So your on the bike in the right lane. The cop tells your friend to honk twice and turn left. YOU"RE IN FRONT OF THEM. You think you hear a horn beep. You look in the mirror and see your buddy jump two lanes and slow to make a corner that you are already entering. You immediately jump two lanes and turn left. Repeat for 20 minutes.

I did this on a 30 degree day in downtown Lubbock in 5 o'clock traffic. People staring at a bike jumping lanes trying to get away from a horn blowing pick-up with a uniformed cop as a passenger. I wish I had it on video.

We get back and she says, you didn't yield to a pedestrian. (He was on the other side of the street window shopping!) I passed with a 98/100. I still laugh when I ride by the license office.
 

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When I took the GA test a couple of years ago , the tester asked if I'd ever held a license , I had in California .. he told me that is what the Ga test was based on . When I took the Cal test it was the riding around in circle REAL slow one, the tough part about the new one for most is the stop and swerve.
 

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nidan said:
The skills test isn't bad if you've ben riding a while , I know a few folks that didn't pass the first time. You can take a Riders Edge course throuh most of the local dealers and get your license that way , it's usually about $300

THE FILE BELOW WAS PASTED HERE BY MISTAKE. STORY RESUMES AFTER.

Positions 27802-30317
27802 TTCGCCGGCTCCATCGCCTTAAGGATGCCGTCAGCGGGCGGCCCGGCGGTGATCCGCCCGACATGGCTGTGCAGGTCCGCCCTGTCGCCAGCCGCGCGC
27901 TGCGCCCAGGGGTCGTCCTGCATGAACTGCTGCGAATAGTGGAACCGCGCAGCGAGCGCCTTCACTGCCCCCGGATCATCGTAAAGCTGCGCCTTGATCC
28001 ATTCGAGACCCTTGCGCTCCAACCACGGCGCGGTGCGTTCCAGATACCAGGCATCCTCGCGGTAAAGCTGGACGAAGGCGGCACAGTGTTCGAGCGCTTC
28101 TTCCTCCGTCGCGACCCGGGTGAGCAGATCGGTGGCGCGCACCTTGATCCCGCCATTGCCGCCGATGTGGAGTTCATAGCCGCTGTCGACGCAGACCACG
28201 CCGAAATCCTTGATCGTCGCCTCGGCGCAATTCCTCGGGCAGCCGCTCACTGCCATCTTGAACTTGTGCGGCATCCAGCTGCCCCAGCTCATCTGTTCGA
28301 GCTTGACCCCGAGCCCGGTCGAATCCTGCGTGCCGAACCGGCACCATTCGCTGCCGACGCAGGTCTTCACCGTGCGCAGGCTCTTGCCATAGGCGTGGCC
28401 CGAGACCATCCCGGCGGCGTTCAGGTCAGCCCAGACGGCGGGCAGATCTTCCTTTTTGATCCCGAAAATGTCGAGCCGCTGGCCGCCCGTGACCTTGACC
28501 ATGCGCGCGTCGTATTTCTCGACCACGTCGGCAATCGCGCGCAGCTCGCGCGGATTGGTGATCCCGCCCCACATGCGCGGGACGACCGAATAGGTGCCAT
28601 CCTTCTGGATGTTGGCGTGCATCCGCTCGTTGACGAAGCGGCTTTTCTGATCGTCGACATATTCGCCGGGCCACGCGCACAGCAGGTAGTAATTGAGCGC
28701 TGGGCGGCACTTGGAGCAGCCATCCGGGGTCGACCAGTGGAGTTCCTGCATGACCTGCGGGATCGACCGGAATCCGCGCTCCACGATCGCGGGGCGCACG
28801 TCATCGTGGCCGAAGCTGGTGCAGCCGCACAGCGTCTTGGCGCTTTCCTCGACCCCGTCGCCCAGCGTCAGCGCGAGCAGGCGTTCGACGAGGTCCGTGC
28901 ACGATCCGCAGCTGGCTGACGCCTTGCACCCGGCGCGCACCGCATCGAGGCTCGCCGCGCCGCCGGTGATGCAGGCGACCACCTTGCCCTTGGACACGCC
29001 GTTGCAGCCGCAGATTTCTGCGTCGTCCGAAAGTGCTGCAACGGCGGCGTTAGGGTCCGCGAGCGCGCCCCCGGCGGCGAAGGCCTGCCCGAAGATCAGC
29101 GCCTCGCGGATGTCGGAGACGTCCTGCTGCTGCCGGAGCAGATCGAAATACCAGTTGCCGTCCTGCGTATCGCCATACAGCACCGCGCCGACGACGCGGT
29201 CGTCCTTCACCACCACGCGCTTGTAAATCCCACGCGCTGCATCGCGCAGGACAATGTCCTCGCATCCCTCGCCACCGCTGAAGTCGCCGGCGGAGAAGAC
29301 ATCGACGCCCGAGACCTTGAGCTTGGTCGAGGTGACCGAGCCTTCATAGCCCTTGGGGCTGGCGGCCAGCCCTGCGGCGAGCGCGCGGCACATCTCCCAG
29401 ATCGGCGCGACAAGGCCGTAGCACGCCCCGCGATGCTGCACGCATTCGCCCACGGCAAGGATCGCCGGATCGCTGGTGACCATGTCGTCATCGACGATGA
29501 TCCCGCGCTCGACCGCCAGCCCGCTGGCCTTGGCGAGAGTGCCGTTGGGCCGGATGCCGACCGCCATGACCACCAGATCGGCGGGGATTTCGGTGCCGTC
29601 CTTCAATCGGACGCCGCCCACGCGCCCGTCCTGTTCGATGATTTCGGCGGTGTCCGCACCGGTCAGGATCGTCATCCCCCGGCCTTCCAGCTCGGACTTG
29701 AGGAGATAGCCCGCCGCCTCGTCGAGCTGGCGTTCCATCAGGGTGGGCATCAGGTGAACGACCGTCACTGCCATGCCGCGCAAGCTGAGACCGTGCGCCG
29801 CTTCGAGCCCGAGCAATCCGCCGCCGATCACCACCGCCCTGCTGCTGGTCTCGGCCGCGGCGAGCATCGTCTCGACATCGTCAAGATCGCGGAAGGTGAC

Wow, 300?? for the beginner course? It is only 125 here, but that is not Riders Edge. If it cost that much more just to take the "HD" version of an MSF course then I would recommend just taking a local regular MSF course. Search the web for your state and you will find names, numbers, times, and prices.
 

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I recommend the MSF course too. One thing it gives the state and idea
of how many people want to ride safely and responsibly with experience trainers. I didn't pass the riding portion 1st time either. Written test got
100%. Riding thru a bunch of cones in a large arc in a closed course isn't my idea of real life riding but all the trainging helped alot. I have had serveral close calls were the car driver didn't know I was there ( yep I got loud pipes too) and the MSF evasion advise helped. 4 yrs ago I paid $50 in MD and now state has increased to $275, I think. also took Advanced rider MSF.